Again, there are exceptions. For example, my voice is just funny, in general. (Oddly reminiscent of Velma from “Scooby Doo” . . .) That would not keep me from speaking to a person in a wheelchair, obviously. If a normal adult conversation necessitates using a funny voice, by all means, please do. We wheelchair riders (much like “normal” walking folk- *gasp*) enjoy a silly story. What I am talking about is using a voice that isn’t meant for adults with an adult simply because he or she is in a wheelchair. Case in point, while rolling into a football stadium with my husband, a security guard spoke to me in a (not at all impressive) Donald Duck voice. It some sort of- “Quackety-quack. I bet you’re not *quack-quack* sneaking anything in! Quack!” Now friends, tell me how that is EVER appropriate. I mean, it’s strange enough that he would assume that because I’m in a wheelchair I wouldn’t possibly think to sneak in contraband. (For the record, I was NOT sneaking in contraband though.) It’s even more strange that he used a duck voice with an adult. Again, it’s hard to feel like you’re not inferior to the walking world when the walking world is using baby talk to speak with you.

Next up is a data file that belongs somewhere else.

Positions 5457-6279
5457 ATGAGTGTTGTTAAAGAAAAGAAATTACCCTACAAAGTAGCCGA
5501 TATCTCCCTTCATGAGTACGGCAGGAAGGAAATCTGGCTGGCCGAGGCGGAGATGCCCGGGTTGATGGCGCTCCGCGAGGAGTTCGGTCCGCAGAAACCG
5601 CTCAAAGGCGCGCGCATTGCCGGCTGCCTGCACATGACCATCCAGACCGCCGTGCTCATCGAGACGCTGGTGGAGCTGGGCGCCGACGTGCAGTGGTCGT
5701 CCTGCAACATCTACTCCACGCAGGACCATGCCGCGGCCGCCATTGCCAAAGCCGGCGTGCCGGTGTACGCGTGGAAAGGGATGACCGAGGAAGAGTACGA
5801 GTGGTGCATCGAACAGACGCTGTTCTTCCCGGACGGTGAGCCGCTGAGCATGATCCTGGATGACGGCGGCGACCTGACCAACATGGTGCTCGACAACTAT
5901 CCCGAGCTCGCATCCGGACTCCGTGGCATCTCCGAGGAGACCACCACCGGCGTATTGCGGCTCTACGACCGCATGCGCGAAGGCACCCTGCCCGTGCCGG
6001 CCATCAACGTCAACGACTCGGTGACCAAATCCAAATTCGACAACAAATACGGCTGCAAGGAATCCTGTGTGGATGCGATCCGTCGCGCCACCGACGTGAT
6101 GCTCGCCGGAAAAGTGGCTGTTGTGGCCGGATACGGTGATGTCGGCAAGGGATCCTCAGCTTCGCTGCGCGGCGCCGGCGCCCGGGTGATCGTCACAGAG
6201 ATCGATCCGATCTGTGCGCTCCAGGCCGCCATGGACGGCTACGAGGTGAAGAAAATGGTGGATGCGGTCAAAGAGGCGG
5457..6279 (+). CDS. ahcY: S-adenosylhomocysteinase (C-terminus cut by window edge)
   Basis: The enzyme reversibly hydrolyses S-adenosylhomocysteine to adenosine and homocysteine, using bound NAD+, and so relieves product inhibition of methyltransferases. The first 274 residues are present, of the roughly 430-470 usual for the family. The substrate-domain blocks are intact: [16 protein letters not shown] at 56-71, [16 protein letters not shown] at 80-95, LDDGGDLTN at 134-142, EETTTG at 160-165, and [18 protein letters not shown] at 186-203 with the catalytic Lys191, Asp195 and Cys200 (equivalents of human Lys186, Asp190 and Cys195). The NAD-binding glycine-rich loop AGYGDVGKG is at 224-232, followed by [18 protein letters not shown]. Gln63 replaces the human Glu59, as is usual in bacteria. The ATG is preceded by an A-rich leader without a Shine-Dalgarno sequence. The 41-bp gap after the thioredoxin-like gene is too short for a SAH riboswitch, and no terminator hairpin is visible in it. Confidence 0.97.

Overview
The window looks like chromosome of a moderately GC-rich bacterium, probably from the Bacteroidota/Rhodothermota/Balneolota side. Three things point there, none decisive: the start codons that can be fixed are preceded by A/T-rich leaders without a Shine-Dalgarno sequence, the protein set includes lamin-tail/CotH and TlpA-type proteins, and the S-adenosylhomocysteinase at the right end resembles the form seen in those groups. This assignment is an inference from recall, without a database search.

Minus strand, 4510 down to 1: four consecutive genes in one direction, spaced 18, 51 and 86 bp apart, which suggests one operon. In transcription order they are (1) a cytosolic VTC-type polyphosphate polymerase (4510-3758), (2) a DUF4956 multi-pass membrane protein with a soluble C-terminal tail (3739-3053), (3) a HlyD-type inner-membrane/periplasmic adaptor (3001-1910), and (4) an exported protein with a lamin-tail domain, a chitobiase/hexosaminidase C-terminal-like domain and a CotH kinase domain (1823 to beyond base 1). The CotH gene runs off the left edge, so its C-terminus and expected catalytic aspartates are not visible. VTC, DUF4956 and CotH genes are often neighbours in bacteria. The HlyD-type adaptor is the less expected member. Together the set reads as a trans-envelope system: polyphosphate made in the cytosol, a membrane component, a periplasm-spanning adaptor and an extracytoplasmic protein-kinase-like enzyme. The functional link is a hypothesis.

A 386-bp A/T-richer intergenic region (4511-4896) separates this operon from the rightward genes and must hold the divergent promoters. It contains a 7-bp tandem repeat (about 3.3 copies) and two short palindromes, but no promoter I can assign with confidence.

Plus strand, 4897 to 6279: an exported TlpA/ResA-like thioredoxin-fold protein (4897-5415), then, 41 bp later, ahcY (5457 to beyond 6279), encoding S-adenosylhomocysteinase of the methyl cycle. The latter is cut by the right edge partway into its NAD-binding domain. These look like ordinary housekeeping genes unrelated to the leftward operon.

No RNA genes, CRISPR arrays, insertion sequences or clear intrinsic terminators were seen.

Hint #3- Do not attempt to diagnose the wheelchair user.